And Rohit Sharma was captaining with greater authority. As Rohit admitted later, Ponting worked on his leadership skills. The Mumbai captain was batting with greater freedom too.

Earlier, the team wilted in pressure situations. Now, it was looking at them as opportunities to nail games. The trick was in the mind and it was here that Ponting made a difference.

Of course, Mumbai Indians, never short of funds, has the most illustrious support staff in cricket history. Legends Sachin Tendulkar and Anil Kumble guide the side as mentors. Shane Bond, fast and furious in his time, is the bowling coach and the iconic Jonty Rhodes handles the fielding department.

In former India all-rounder Robin Singh the side has an industrious and sincere assistant coach. But then, the buck stops with the chief coach and Ponting was in the line of fire when things went wrong early on. Then arrived the big turnaround.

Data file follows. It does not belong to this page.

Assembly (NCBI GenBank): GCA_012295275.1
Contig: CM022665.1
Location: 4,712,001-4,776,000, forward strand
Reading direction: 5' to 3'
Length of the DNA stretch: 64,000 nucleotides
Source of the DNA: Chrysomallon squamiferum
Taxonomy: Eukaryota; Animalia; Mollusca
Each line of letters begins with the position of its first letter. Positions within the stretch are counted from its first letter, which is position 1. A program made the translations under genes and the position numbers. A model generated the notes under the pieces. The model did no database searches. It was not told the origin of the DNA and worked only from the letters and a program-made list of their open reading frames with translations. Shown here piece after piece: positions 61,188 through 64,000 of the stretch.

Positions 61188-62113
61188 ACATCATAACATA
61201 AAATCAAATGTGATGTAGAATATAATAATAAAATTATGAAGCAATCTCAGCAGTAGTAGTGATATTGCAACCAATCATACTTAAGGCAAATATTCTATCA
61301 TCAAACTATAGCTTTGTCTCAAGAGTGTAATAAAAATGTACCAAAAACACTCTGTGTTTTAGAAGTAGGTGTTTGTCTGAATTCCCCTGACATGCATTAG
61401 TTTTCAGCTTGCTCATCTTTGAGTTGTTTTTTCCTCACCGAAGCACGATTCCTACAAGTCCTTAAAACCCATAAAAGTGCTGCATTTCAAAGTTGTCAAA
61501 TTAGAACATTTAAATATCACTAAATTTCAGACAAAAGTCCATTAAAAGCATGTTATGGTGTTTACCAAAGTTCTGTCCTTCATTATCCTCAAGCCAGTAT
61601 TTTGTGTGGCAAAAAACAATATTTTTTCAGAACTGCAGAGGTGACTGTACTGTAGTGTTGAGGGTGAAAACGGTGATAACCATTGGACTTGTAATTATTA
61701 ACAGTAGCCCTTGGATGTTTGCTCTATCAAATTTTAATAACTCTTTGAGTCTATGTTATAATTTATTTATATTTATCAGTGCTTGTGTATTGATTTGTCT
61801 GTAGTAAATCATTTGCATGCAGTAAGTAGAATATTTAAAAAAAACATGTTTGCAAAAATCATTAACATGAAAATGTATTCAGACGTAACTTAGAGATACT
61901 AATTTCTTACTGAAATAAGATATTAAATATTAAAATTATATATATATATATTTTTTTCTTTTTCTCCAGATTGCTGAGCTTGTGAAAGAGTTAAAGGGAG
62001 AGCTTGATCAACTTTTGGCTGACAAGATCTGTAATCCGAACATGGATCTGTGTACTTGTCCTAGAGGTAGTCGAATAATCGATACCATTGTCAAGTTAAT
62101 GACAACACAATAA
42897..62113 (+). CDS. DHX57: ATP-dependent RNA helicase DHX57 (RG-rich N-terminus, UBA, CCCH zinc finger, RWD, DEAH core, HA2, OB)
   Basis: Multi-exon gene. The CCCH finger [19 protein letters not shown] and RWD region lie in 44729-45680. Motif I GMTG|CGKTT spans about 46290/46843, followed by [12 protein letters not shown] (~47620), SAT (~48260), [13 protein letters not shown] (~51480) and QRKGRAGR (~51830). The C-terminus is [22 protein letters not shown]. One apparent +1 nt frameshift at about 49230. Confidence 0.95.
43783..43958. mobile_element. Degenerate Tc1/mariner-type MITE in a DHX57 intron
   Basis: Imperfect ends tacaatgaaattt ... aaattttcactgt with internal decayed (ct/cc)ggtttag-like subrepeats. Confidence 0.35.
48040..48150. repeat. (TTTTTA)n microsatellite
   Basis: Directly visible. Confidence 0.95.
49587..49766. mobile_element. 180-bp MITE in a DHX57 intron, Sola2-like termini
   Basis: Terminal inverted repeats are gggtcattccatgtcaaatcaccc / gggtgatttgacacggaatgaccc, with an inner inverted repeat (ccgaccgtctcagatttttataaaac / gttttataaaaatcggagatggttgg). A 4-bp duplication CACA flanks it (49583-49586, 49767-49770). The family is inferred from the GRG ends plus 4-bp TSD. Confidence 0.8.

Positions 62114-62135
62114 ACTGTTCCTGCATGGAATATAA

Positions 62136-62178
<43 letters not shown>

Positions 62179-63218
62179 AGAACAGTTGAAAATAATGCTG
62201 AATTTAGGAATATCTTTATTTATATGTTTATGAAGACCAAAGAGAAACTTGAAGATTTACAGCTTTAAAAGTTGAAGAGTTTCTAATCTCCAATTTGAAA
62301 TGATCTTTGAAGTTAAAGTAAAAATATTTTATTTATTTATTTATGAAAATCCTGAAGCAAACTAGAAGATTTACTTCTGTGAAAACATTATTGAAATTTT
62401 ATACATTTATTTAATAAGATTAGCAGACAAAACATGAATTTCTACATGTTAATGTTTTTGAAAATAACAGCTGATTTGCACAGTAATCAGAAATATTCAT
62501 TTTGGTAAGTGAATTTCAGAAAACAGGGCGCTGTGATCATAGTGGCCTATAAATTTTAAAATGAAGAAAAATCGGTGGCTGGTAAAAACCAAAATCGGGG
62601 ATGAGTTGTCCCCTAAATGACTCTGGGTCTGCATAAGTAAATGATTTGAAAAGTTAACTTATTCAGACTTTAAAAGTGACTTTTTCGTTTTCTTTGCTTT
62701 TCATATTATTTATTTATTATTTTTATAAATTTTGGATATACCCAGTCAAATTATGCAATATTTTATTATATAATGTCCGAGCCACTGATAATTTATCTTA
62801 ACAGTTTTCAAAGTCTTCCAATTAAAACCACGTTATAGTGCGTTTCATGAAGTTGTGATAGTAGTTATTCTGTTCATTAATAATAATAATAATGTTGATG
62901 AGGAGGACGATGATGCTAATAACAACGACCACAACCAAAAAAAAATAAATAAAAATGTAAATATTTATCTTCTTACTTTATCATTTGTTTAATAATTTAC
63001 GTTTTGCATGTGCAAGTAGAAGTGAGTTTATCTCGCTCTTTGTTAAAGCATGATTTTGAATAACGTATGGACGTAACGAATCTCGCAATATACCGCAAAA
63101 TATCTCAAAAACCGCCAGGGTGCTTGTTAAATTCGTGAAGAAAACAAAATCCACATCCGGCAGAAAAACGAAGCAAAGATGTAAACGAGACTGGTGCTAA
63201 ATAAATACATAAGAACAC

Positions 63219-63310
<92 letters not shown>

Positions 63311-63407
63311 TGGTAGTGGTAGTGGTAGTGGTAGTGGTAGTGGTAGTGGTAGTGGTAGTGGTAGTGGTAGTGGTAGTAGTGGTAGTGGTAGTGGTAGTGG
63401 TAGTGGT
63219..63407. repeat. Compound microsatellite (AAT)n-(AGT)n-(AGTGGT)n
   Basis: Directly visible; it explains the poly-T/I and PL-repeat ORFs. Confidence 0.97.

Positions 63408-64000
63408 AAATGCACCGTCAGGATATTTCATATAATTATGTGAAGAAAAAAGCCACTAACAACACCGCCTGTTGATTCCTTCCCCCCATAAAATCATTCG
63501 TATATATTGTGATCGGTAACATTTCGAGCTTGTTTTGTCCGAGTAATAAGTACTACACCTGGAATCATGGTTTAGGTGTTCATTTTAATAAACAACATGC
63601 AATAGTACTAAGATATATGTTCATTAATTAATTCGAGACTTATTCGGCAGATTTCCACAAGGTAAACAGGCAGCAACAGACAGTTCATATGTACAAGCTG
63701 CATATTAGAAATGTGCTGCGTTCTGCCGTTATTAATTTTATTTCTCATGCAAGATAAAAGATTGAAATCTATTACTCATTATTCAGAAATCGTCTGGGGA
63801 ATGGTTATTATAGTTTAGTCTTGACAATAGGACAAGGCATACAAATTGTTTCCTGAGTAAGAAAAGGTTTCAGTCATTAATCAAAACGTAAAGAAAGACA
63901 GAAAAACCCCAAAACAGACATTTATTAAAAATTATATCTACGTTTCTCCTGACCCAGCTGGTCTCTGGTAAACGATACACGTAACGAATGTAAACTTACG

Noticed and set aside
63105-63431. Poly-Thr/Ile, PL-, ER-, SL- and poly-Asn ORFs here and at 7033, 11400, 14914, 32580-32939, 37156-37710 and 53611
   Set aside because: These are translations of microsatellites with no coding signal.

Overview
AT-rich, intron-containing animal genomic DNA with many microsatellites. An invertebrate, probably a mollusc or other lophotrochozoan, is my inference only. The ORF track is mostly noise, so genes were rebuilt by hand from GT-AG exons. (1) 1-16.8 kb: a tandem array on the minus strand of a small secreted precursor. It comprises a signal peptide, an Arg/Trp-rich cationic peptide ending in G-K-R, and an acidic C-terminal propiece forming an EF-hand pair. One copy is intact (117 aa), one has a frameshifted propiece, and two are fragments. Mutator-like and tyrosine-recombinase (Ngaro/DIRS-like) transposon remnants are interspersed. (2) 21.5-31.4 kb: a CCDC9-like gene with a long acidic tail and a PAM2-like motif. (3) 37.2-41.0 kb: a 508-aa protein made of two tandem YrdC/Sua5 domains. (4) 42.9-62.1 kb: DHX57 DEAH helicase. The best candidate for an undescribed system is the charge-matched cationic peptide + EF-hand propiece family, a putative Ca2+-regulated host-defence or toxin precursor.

Actually, Mumbai Indians made a smart move at the beginning of the season. Ponting took over as coach and John Wright, so effective with the younger cricketers, assumed the talent scouting role for the franchise.

The 21-year-old Hardik Pandya, who was destructive with his cameos late in the innings and sent down lively medium pacers, was spotted by Wright. In the vital league game against Chennai Super Kings at Chepauk, he got his team out of jail with some clean, fearless hitting. The match proved the turning point for Mumbai Indians.

At the end of the day, Mumbai Indians’ second triumph in the competition was achieved through team-work and diligence. Crucially, players put their hands up in crunch situations.